Chain reaction - Frans-Jan W. Parmentier

Klassekampen, 23 September 2016
Sea ice is disappearing. That's not just bad news for polar bears.
Chain reaction
When Fridtjof Nansen and his Fram-expedition were stopped by a wasteland of frozen ice on their way to the North Pole, it was also the definitive refutation of an old and curious idea that there had to be a large area of open water at the center of the Arctic Ocean. 120 years later, an ice-free North Pole doesn't seem far-fetched anymore: this month sea ice reached its second lowest minimum ever measured, a continuation of the downward spiral in which the frozen top of our world has found itself for the past two decades.
The consequences range from the local to the global. Polar bears have less ice to hunt on, and need to spend more time on land, where they wait - starved for food - for the ice to return. In principal, these water-loving animals can swim towards the ice, since they can do so for days on end, sometimes for hundreds of kilometers. Or at least, a full-grown polar bear. Whether their cubs can travel the extra distance to the ice remains an open question. The WWF can wonder, now that the panda officially isn't endangered anymore, whether they should remove the black from their logo.
Fridtjof Nansen survived several long Arctic winters when he tried to reach the North Pole with the ship 'Fram'. Here he's smoking a pipe in June 1894.
But besides the iconic image of a polar bear on a melting ice floe, there are also other, less apparent consequences of the disappearing ice. The disappearance of the white ocean cover is like the removal of a mirror. This leads to more absorption of sunlight by the ocean, and higher temperatures. This rapid warming of the Arctic has far-reaching consequences further to the South, for our weather and climate.
Recent research, for example, has suggested a link between disappearing sea ice, a warmer North Pole, and extreme weather in our surroundings. It isn't entirely clear yet how this functions, because the natural variation in the weather is large, but a leading theory is that it's related to a weaker jet stream - the winds on which airplanes tag along to save fuel. These flows are formed because of wind blowing from the warm South to the cold North Pole, and gets deflected towards the East by the rotation of the earth.
When there's a strong temperature difference between the Arctic and the South, the wind between these two areas intensifies, and the jet stream becomes stronger. When it is strong enough, it forms a barrier around the north pole region that prevents cold air from suddenly escaping towards the south: the polar vortex.
Vice versa, a lower temperature difference between North and South, due to a warmer Arctic as a consequence of less sea ice, leads to a weaker jet stream and this makes it more wavy. Because of this, a loop of cold air can form with which the polar vortex stretches out over Scandinavia and Central Europe, or parts of the US. Moreover, the weaker jet stream makes these loops move slowly, which causes the same cold weather to stick to the same location for a prolonged period of time.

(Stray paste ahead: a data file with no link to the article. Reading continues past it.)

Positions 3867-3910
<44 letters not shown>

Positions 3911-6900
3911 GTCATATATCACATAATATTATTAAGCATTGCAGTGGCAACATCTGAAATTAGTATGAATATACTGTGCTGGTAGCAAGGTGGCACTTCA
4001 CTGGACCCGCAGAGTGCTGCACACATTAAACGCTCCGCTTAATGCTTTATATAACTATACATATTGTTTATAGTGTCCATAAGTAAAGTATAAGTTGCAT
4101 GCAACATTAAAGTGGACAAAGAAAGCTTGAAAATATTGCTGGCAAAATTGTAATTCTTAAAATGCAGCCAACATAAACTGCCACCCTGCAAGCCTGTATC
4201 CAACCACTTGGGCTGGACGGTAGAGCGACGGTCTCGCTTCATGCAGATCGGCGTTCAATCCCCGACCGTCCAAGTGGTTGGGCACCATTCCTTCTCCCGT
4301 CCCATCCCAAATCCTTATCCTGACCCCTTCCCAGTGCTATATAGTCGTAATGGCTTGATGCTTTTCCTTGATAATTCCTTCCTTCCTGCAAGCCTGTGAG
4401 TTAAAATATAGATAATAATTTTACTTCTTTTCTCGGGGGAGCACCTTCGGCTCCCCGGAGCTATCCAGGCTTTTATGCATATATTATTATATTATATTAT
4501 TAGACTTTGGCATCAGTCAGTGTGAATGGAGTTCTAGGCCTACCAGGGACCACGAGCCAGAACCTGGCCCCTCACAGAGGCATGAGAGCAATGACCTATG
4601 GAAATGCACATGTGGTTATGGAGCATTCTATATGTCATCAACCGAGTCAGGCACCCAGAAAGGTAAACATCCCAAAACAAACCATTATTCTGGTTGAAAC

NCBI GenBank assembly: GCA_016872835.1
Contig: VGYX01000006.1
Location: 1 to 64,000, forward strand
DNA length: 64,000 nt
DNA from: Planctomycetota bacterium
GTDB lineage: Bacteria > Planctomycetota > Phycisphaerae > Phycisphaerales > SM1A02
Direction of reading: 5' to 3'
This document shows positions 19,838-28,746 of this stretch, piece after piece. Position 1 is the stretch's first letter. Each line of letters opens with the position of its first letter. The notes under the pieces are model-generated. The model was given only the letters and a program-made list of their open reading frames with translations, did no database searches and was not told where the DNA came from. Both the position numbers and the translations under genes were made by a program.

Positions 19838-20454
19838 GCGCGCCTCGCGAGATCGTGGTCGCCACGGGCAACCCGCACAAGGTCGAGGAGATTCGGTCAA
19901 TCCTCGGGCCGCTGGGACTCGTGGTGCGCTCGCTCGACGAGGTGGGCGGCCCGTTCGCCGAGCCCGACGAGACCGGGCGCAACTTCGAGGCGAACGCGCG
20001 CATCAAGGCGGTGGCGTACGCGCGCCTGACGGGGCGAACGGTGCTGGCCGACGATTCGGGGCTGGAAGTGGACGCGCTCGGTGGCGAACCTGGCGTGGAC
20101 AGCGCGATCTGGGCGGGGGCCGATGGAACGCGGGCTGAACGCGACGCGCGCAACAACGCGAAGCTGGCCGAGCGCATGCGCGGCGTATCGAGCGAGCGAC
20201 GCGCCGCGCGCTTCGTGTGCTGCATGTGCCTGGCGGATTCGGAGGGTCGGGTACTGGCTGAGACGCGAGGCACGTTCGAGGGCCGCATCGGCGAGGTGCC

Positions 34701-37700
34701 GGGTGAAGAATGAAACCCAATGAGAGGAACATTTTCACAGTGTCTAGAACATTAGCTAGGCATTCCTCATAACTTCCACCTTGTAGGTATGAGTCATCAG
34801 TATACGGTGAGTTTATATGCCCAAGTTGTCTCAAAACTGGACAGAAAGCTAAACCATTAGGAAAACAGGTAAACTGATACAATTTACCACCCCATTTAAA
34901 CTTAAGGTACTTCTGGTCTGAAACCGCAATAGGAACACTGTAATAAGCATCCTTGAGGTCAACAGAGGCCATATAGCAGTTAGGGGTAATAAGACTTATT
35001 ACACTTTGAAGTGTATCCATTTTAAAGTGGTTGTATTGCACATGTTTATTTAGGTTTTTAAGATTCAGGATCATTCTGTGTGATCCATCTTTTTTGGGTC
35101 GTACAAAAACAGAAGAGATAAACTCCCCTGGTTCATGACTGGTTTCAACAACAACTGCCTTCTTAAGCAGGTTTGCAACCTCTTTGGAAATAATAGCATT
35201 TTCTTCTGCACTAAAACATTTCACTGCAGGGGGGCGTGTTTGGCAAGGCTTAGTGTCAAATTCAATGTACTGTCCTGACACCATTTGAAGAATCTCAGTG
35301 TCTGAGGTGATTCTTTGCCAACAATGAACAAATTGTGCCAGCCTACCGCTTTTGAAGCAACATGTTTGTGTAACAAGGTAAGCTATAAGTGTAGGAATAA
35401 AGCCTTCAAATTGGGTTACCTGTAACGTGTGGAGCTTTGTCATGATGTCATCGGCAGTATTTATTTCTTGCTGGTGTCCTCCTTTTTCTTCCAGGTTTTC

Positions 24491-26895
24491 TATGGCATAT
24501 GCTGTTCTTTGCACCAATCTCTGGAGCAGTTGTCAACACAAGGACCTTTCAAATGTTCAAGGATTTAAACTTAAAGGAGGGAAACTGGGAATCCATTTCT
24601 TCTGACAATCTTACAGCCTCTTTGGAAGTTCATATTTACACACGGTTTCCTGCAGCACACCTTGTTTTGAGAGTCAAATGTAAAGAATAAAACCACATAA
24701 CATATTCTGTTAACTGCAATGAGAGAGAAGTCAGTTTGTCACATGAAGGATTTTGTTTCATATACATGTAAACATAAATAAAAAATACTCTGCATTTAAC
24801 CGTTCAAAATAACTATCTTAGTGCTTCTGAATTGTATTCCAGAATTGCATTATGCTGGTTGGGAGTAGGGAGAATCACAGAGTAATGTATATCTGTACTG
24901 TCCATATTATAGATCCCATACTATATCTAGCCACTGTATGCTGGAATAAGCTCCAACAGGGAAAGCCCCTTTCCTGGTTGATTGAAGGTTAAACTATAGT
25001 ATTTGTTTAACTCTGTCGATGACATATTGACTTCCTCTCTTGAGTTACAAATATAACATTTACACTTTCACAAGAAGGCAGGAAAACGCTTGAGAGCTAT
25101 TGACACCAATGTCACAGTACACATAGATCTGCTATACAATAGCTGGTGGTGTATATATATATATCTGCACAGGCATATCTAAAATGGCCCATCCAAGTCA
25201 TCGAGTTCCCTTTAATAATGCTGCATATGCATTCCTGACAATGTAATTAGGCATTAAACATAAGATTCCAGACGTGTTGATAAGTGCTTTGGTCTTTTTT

These days, an ice-free North Pole doesn't seem far-fetched anymore.
This behaviour of the polar vortex has been linked to several extreme weather events in the past few years, in Europe and the US, where snow storms appeared much further south than normal. And while it was incredibly cold in New York or Berlin during these events, it was often ridiculously warm in the Arctic.
But apart from abnormal weather, a warmer Arctic is also bad news in other ways. The disappearance of sea ice has made the Arctic coast more vulnerable for storms, which is why whole villages in the Arctic will have to move. Permafrost thaws, which may increase the release of greenhouse gases, and plants start to blossom too soon, which disturbs migration patterns of animals.
The production of our goods in factories, the daily commute by car, or a flight to a distant destination all contribute to the melting of ice in the Arctic Ocean, which has set in motion a chain reaction that can't be stopped easily.
It's not like we only just found out about all of this. In april 1896, the Swedish scientist Svante Arrhenius published the very first article that showed that CO₂ raises the world's temperature. At the very same moment, on a deserted Arctic island, Nansen had been battling the vicious Arctic winter for over eight months. Beaten by the sea ice, waiting for the coming spring.
This text originally appeared in Klassekampen on 23 September 2016